Follow us on a historical tour along the Göta river, maybe the most important watercourse in Sweden. Since the early Middle Ages its outflow through the Älvsborg fjord and further into Kattegatt has been of strategic importance to Nordic leaders and kings. Controlling the river also meant controlling Swedish trade routes to the West. Much blood has been shed in the fights for power, riches and prestige. The Göta river valley was a border area, war-torn for centuries.
The area’s contact with the west has a long story. Exchange with the Mediterranean cultures started probably as early as in the later Bronze Age. The rock carvings in Alvhem include ships that bear a remarkable resemblance to pictures of contemporary Greek ships. Two thousand years old artifacts resembling finds from the Black Sea area have been unearthed in Vittene outside Trollhättan.
Göta river’s water falls have been a source of energy as well as a barrier. Sea transports were delayed by the cumbersome transloading in Trollhättan and Lilla Edet. With time the need for controlling the river with locks increased. Work started in the late 16th century but real results were not seen until the construction of the Trollhätte canal, which was taken in use in the year 1800.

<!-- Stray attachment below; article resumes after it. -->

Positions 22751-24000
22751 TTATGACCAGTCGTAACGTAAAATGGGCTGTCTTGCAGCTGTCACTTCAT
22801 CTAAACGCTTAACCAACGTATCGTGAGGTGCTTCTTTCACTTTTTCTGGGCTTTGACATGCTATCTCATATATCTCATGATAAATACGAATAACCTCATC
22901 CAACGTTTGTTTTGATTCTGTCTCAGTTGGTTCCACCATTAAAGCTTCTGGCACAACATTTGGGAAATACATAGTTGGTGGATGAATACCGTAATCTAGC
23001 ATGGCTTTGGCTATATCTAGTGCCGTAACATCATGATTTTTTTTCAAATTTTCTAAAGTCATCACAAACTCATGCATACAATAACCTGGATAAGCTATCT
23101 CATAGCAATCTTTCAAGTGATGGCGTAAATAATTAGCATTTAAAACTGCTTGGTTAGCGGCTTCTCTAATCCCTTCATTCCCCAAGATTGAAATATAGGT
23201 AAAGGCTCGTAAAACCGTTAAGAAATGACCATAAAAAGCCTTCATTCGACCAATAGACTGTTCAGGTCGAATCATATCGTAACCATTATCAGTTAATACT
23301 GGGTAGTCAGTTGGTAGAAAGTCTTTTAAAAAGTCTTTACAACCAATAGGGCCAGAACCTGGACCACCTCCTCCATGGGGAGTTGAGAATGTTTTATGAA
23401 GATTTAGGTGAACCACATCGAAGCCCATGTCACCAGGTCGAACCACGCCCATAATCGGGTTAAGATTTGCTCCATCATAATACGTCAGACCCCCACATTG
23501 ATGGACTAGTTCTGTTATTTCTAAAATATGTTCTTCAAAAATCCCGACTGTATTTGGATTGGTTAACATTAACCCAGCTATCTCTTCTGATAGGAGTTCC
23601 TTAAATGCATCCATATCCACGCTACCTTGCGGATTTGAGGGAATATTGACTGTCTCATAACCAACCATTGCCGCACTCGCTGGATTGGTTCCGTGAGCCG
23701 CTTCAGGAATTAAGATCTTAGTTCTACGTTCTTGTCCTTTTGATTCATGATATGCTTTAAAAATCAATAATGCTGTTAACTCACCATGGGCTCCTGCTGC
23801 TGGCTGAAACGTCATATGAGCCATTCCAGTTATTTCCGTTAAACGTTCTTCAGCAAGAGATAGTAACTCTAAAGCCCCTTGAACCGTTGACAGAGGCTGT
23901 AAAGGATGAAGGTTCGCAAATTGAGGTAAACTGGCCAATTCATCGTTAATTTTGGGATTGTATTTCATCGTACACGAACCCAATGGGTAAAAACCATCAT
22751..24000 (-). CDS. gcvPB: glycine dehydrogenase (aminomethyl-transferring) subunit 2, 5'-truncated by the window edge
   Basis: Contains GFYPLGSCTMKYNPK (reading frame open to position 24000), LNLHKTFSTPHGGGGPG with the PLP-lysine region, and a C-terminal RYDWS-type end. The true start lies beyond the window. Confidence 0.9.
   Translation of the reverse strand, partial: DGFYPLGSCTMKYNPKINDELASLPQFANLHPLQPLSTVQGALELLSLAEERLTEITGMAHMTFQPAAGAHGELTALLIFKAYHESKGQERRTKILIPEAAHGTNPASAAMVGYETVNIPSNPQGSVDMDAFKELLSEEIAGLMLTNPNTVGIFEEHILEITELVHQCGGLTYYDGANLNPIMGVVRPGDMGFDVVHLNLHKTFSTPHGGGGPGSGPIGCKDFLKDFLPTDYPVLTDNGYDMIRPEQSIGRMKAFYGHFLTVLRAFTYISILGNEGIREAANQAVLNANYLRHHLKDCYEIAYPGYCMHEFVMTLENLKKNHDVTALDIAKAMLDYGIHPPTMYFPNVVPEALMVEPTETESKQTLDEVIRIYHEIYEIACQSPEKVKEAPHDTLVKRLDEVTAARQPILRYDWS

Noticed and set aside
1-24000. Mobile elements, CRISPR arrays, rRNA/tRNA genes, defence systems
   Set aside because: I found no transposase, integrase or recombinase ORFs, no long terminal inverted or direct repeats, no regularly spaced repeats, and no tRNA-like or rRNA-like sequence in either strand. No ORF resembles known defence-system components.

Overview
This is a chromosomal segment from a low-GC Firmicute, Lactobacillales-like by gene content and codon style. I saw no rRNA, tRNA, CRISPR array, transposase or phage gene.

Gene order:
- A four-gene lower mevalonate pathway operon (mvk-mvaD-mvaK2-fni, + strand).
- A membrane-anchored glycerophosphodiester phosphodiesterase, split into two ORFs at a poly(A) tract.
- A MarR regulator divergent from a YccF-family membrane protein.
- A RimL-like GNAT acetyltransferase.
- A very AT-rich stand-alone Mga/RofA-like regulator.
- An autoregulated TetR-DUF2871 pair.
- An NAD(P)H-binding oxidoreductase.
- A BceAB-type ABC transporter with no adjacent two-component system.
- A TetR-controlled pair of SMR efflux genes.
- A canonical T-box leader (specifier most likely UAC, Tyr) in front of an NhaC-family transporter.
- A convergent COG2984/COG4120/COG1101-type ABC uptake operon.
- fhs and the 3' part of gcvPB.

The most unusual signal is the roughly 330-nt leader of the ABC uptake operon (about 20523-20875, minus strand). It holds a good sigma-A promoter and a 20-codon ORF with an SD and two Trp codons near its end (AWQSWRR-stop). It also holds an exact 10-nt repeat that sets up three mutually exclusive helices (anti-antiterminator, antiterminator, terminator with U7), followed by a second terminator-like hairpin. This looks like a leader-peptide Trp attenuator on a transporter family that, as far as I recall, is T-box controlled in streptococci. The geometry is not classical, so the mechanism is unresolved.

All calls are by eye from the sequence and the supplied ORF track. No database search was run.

Since the 17th century the Gothenburg area has been in Swedish possession, and its importance for trade and industrialization had been of major importance for Sweden. Some times were hard and Gothenburg has also a history of class struggle, and more than one million persons have left Gothenburg to seek a new life in the United States.
The guide tells stories from the history with animated films, texts and images.